About this artwork

Baird’s paintings are characterised by an obsessive attention to detail, and this meticulously painted still life is no different. Painted during the war years when fruit was scarce, the apples and pears had been brought from abroad by the artist's brother. However, as Baird was a perfectionist, by the time he had finished the painting the apples and pears were completely rotten – an extravagance, friends said, given the scarcity of fruit during the war years. The blue and white jug is known as a ‘Glasgow Jug’.

Edward MacEwan Baird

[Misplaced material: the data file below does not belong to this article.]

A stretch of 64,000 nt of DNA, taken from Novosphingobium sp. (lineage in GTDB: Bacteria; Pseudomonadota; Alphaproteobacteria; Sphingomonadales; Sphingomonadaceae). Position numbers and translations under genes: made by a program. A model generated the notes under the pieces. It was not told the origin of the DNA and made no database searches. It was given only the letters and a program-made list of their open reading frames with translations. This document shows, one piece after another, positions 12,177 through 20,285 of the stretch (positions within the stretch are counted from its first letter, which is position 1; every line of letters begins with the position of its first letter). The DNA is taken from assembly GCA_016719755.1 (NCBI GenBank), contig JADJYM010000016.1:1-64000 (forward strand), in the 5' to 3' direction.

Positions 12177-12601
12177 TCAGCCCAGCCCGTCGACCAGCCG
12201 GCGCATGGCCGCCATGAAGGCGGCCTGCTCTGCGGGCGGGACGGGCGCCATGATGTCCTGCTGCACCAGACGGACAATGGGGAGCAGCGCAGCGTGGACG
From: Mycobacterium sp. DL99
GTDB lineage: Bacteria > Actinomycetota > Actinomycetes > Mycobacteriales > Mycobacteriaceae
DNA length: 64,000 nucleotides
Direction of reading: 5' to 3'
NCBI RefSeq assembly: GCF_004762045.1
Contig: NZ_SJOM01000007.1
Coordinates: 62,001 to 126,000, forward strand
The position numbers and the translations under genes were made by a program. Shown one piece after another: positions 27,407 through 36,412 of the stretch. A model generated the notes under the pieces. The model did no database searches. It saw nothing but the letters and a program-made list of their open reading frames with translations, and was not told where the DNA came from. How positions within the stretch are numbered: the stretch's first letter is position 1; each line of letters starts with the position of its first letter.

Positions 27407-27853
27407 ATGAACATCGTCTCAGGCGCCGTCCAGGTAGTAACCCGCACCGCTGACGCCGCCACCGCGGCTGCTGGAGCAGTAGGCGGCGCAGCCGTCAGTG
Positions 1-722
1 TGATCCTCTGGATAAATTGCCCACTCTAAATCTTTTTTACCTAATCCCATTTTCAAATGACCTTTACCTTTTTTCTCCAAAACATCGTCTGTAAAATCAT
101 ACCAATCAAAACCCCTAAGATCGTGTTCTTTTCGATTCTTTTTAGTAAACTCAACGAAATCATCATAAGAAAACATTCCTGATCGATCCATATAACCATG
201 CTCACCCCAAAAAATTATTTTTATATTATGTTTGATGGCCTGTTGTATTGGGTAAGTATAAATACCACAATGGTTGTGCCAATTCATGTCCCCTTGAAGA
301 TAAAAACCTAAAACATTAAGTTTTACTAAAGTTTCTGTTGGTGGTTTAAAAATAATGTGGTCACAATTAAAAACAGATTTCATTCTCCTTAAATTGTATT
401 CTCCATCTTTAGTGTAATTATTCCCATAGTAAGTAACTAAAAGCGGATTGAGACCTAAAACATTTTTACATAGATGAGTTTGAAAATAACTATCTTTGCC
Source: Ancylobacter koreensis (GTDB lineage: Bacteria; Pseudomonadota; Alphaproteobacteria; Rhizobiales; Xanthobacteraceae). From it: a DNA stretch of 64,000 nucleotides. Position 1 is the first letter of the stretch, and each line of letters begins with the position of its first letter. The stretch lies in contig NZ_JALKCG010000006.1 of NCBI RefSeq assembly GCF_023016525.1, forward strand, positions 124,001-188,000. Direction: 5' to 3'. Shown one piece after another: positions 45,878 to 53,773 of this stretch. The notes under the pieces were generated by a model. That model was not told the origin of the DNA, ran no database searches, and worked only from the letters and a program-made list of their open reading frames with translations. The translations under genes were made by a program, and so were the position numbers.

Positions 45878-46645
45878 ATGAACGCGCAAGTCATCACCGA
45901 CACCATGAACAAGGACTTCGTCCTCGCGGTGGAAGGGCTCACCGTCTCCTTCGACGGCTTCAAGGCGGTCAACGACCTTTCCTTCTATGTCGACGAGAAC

Edward MacEwan Baird

Baird was born in Montrose in 1904 and studied at Glasgow School of Art from 1924 to 1927. He became a close friend of James McIntosh Patrick, sharing his painstaking approach to realism. Baird returned to Montrose after graduating and lived there for the rest of his life, painting local subjects and keeping a low profile. Often described as a Scottish Surrealist, Baird is equally known for his association with the Scottish Renaissance movement. His artistic output was relatively small, due to his perfectionism, time-intensive manner of working and his early death at the age of forty-five.